Vratsa is a majestic city. The chalk crags of Stara Planina (the Old Mountain) rise on one side of it, on the other valleys stretch all the way to the Danube, with the town in between living amidst its stunning ancient heritage and its present day-to-day with delicious food for body and soul. An almost obscure destination years ago, now the city draws in a growing number of visitors who like to see the world from a high vantage point and climb the Vratsa Mountain, to immerse themselves in the region‘s rich history or simply to relax amid Vratsa‘s beautiful nature. Some of the oldest and richest finds from prehistoric humanity have been found in the area. Having been inhabited over millennia, its layers of history have been incrementally unearthed in recent decades, with most of what has been found being on display at the Regional History Museum.
Far from being a drab and dusty warehouse for history objects, the local museum shares a building with an art gallery. Vratsa is the only Bulgarian city that houses two medieval towers, erected by local feudal lords, presumably in the 16th century. The larger one is the Meshchi Tower next to the city hall, and the smaller one, Kurtpasha, sits right next to the museum building and is open to visitors. Inside, you can see the kind of preparations that past rulers put in place to face enemy attacks. The tower is renovated and kept in good state of repair, with its ground floor hosting a souvenir and a handicrafts store.
The Regional History Museum has a hall dedicated to ancient history, displaying the famous find from Okhoden village: the funeral of a woman whom archaeologists named Todorka. Every July, the site where Todorka was unearthed hosts the Ancient Cultures Festival named "Todorka's Sun", showcasing handicrafts, lifestyles, skills and even the restored cuisine of people in prehistoric times.
The opulent silver and gold ornamental finds from the area show that local life was copious in ancient times. This is also corroborated by the Thracian treasures found in the area between Vratsa Mountain and the Danube. The museum has dedicated premises for them, with centre stage being taken by the gold from the Mogilan Mound, the Bukyov Treasure, and the silver from Galiche. The crown jewel of Thracian art is the Rogozen treasure, a part of which was accidentally found in a local villager‘s yard. He passed the news to the mayor, contact was made with the Vratsa museum and the finds were handed over. Subsequent work overseen by historian and archaeologist Bogdan Nikolov unearthed the richest treasure ever found in Bulgarian lands with 165 vessels in total. The Rogozen treasure is displayed in a special hall. Brace up for something very special on your way to it: you will be stunned by vessels of gilded fine silver, a peak in Thracian jewellers' art.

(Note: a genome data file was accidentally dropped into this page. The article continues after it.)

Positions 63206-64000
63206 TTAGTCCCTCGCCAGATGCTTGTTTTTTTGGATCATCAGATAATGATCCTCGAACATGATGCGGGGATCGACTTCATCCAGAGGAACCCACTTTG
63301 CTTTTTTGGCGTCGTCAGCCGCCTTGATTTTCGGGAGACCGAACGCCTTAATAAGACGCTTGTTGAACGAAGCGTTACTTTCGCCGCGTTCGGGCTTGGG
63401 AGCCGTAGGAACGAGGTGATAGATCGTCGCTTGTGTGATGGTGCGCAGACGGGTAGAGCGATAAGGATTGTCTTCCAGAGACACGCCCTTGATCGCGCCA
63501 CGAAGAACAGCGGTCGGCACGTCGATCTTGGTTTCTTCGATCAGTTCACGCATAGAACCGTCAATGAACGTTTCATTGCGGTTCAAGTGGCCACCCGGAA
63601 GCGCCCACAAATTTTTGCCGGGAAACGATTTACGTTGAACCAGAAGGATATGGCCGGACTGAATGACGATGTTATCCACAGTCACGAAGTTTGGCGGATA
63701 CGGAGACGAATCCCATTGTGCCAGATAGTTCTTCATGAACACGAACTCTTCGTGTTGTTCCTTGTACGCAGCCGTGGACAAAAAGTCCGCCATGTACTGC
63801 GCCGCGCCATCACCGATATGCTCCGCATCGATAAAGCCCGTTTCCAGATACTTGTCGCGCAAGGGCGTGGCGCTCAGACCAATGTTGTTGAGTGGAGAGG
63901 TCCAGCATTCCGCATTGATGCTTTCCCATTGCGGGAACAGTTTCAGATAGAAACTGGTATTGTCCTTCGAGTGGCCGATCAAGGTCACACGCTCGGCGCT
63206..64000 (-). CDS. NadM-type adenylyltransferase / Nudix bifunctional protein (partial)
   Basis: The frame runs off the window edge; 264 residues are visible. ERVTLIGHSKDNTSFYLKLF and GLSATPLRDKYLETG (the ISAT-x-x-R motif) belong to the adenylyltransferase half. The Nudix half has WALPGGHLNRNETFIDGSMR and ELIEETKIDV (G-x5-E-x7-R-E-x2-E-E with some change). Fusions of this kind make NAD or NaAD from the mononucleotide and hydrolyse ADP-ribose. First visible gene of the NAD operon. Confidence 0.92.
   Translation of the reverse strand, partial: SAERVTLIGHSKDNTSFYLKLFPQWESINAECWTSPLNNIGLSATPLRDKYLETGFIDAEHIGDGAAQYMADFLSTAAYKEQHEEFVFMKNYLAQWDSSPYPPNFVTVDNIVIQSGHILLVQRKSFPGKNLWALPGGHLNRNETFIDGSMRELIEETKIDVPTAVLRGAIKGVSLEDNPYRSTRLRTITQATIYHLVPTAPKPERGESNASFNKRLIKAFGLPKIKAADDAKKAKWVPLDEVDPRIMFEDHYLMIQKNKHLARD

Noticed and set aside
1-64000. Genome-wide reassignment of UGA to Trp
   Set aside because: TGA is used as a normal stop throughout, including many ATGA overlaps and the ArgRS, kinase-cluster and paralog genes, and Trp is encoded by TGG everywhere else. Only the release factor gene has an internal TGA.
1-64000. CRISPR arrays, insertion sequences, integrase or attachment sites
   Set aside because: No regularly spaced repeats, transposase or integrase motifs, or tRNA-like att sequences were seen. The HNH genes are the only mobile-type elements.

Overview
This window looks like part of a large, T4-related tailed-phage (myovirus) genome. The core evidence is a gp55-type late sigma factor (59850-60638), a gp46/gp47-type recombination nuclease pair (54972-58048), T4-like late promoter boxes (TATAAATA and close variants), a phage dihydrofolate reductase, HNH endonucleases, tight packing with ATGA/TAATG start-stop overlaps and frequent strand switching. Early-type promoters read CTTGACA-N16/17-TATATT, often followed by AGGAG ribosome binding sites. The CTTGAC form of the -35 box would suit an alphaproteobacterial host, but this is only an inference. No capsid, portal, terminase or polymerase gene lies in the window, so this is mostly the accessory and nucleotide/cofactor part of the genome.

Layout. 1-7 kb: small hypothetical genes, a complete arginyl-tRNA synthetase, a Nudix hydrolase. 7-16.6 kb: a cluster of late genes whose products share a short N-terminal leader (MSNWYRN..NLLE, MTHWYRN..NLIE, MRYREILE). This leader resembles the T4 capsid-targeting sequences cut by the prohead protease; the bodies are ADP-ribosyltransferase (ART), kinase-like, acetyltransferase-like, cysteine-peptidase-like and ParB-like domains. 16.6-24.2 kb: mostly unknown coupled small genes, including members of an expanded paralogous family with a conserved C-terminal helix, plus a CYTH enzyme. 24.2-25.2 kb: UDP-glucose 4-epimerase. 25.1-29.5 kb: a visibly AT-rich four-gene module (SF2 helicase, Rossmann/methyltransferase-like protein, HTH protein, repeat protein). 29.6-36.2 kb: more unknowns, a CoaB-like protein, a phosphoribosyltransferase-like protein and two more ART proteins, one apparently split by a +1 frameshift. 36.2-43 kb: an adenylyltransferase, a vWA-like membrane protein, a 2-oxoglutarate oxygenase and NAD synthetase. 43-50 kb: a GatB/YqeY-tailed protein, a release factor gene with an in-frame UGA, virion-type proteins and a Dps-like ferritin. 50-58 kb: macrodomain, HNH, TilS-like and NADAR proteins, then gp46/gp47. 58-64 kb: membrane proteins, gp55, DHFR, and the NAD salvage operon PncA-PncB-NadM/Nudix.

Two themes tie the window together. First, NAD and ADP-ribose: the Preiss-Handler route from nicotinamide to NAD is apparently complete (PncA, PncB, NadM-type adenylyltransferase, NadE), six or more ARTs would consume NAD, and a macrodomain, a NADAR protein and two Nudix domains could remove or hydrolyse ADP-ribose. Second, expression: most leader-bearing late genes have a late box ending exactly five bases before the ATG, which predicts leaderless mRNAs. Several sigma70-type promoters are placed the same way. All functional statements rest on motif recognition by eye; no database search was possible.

The National Revival is copiously represented with books, manuscripts and weapons used in the fight for a free Bulgaria. The museum has preserved the dismounted statue of Hristo Botev, which was the first monument erected in the country after the Liberation. The figure flourishing a sword was funded by donations and made by the prominent German sculptor Gustav Eberlein. Many pieces of evidence of the revolutionary struggle of Botev‘s rebels feature in the museum collection, while photographs and documents from the early years after the Liberation can trigger contemplation as to what the Romantic-minded revivalists imagined and how things actually turned out.
Every year on June 2 a solemn celebration is held as part of Botev's days - the culmination of Vratsa‘s annual calendar. The city‘s youth usually gather up at the panorama platform housing the tourist centre and the Herald of Freedom monument where they watch the celebration. Officials line up in the square around the poet‘s majestic monument.
Just a few weeks after the long-awaited freedom finally occurred, a boy was born in the highland city, who would catapult Bulgarian sculpture onto the European stage. The town‘s Art Gallery exhibits some of Andrei Nikolov‘s rich legacy, along with works by Ivan Funev, contemporary sculpture, painting and graphics.
Still on our culture wave, we can carry on our walk through the city centre. Vratsa has a large concert hall where Symphonietta-Vratsa Orchestra performs. The local theatre has regular stage acts for drama lovers, with the National Festival of Small Theatrical Forms being held in May. This is the oldest theatre festival in Bulgaria, launched more than forty years ago and staging the best productions from Bulgaria and several European countries within just a few days.